Not surprising, populations with limited English proficiency are more often unintentionally confused. For example, a referring physician may consider a patient noncompliant for failing to keep a referral appointment when, in fact, the specialist's office canceled the appointment because of a pressing emergency. The patient, meanwhile, may have interpreted the cancelation as the specialist's opinion that nothing can be done for the concern that prompted the referral.
Language discordance is but one of many obstacles to good communication with patients. The design and practices of health systems in home countries also may influence immigrants' health care–seeking behaviors. High no-show rates may stem from health systems in home countries that operate on a drop-in or first-come-first-served basis. Understanding health care–seeking behaviors enables providers to adopt practice models (e.g., walk-in clinics) that correspond to community norms or to invest in long-term educational or behavior-modification strategies.
Lessons for Effective Health Communication
Speaking a common language enables, but does not ensure, effective communication. The Joint Commission, the accrediting organization for hospitals and health care facilities, has concluded that the high rate of adverse events related to poor communication is unacceptable. Not surprisingly, health communication failure is more likely for populations with limited English proficiency. Studies have consistently confirmed that the skills required to comprehend and use typical health care information often exceed the abilities of average patients and must be narrowed, especially for populations with low English proficiency and low health literacy.22
Health information must be culturally relevant for patients with low English proficiency. Driven by immigrants' desire to improve their circumstances, the integration process begins early and is rapidly advanced by the second generation (children of immigrants). Although cultural beliefs and values are durable, dislocation and new social contexts trigger culture and language shifts, which occur at different rates and to varying degrees and are highly correlated to age. These transitions are likely to add to, but not to replace, long-held beliefs and traditions.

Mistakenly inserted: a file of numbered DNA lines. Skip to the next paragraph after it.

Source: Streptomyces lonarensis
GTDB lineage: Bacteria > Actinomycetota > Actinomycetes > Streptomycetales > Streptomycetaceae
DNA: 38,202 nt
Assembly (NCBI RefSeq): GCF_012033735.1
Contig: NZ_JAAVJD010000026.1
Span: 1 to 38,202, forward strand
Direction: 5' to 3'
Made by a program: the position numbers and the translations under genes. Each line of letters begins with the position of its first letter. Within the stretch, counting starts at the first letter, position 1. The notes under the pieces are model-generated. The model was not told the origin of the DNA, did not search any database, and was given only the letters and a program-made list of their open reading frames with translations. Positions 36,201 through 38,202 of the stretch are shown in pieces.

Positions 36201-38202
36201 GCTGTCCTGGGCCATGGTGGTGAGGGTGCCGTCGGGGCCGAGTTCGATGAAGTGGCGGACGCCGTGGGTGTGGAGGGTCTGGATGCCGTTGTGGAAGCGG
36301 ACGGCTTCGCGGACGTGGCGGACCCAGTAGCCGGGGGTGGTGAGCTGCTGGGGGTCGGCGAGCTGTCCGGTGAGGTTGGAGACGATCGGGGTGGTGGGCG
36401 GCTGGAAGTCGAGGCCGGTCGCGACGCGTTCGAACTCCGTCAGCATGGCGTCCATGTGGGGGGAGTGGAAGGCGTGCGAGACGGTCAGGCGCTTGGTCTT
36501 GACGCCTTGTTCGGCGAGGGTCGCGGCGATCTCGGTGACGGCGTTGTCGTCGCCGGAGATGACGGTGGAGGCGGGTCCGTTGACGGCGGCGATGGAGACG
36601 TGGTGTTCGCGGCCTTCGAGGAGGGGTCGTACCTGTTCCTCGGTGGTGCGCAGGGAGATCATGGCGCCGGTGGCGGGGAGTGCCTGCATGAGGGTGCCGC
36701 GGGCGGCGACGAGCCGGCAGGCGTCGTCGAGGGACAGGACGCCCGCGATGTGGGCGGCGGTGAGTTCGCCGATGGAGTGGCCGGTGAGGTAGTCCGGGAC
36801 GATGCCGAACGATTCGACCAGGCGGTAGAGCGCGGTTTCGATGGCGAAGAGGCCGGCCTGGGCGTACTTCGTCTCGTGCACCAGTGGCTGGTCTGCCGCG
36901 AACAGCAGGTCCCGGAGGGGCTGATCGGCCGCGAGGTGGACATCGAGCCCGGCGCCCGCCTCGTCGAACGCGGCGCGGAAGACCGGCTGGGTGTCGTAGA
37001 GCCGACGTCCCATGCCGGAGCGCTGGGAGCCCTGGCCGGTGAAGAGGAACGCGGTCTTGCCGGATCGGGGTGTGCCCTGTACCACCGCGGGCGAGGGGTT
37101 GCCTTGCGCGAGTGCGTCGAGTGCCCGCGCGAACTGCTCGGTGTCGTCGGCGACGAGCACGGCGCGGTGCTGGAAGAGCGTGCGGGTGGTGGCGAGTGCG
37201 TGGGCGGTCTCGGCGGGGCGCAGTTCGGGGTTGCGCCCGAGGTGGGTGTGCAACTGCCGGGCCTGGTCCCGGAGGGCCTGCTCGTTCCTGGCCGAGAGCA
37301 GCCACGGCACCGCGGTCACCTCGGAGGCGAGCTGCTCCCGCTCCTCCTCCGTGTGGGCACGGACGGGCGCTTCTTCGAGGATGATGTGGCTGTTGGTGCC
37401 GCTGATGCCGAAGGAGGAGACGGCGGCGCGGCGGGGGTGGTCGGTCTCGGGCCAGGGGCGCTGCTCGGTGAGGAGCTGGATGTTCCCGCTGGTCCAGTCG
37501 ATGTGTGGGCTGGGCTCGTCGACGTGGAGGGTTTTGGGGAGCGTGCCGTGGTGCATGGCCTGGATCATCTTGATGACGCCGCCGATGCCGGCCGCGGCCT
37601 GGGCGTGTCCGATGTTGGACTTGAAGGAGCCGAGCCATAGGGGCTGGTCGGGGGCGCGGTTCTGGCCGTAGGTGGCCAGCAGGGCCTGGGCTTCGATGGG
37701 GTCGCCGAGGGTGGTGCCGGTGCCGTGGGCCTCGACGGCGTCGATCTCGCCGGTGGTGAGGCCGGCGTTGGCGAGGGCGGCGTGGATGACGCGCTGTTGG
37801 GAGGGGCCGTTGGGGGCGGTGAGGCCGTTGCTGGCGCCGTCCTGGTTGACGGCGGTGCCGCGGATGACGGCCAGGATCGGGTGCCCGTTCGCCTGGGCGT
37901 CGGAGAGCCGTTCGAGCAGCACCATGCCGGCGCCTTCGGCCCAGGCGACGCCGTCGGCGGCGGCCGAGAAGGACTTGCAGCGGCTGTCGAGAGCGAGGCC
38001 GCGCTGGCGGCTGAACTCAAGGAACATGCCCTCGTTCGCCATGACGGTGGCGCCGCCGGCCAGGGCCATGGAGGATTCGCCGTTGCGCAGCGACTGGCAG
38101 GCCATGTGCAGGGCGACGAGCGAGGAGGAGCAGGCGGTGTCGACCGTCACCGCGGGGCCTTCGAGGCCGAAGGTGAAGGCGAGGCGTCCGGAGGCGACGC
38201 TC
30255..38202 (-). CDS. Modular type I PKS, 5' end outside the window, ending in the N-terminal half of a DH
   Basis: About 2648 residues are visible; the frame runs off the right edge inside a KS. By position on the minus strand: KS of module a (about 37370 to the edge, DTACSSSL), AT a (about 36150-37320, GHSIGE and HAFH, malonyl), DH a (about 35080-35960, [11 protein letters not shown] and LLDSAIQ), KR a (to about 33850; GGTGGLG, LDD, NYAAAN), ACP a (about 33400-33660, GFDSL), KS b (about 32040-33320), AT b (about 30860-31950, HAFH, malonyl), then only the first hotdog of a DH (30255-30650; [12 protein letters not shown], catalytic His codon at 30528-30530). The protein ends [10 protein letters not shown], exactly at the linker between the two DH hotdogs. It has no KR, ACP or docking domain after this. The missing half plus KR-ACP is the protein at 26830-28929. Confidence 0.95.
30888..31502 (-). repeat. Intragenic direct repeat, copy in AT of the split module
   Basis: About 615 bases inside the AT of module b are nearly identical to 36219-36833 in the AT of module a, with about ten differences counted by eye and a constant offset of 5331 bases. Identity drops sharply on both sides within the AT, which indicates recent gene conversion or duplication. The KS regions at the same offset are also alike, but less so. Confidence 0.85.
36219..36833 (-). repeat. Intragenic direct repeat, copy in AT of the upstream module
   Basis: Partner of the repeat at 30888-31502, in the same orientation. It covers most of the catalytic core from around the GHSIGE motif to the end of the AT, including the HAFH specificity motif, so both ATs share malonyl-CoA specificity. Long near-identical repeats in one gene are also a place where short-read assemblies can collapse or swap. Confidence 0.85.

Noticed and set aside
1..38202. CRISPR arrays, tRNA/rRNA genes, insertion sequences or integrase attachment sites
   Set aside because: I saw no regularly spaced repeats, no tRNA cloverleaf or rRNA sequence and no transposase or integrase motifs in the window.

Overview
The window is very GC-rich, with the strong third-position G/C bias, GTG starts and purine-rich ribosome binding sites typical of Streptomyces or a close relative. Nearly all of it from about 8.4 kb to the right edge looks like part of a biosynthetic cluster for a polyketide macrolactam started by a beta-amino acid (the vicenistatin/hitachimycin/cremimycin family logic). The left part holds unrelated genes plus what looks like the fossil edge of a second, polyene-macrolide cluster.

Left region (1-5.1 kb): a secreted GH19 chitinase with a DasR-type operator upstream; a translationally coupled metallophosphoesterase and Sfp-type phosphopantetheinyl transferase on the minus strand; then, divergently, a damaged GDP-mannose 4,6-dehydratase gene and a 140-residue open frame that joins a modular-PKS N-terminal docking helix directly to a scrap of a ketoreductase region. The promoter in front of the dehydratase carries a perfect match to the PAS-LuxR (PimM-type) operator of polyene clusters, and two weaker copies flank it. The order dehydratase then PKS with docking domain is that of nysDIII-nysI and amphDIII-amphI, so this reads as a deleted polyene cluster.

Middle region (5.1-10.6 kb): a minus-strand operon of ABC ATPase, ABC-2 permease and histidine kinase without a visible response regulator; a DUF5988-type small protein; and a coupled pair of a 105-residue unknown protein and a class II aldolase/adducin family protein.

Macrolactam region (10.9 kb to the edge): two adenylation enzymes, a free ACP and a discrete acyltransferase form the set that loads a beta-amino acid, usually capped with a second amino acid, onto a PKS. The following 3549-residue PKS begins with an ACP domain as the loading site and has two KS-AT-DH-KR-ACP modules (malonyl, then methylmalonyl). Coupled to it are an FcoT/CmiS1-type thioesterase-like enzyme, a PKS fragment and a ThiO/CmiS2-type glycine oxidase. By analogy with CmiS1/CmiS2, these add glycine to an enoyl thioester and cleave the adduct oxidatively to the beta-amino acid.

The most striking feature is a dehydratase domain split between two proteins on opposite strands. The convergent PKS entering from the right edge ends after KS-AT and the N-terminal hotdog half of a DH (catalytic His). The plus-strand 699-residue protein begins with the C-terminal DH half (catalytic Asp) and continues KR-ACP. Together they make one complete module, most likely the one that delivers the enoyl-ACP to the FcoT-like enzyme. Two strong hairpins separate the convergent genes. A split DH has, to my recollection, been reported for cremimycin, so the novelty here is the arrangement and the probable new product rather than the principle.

Health communication strategies need to acknowledge native language use in an English-speaking context and both traditional and contemporary cultural influences associated with immigration. Moreover, language is dynamic, constantly changing to reflect ongoing social and cultural changes. No longer exposed to the home-country environment, immigrants often fail to keep pace with changes in their native language. At the same time, English words and references in their new environments are adopted into the lexicon of immigrant communities. Health communications for immigrant populations, then, need to recognize sociolinguistic and cultural shifts taking place in these communities and to adopt practices to reflect these experiences.
Shared understanding is basic to effective communication. Health communications can be made more effective by acknowledging the high potential for poor communication in general and to an even greater extent with immigrant populations. This article suggests that health communications should be seen as similar to foreign language exchanges that require proactive attention to the use of language. This includes consideration of potential cross-cultural biases associated with concepts and word choices, any required background knowledge, and proactive adoption of standards for frequently encountered referents or terms. Standards can promote routine and consistent use of simplified descriptions and explanations and can include adoption of routine practices such as teach-back techniques to verify patients' understanding or confirm meaning.
The author thanks the Robert Wood Johnson Foundation (RWJF) and Pam Dickson, its deputy director of health care (fondly referred to as the Madrina of Hablamos Juntos), for the financial support and opportunity to lead a groundbreaking national initiative to inform practical solutions to language barriers in health care. The author also thanks the late Harry Pacheon, former president of the Tomas Rivera Policy Institute at University of Southern California and Joan Voris, MD, associate dean of the University of California–San Francisco Fresno Center for Medical and Education Research for administering Hablamos Juntos during the years 2001–2005 and 2005–2010, respectively.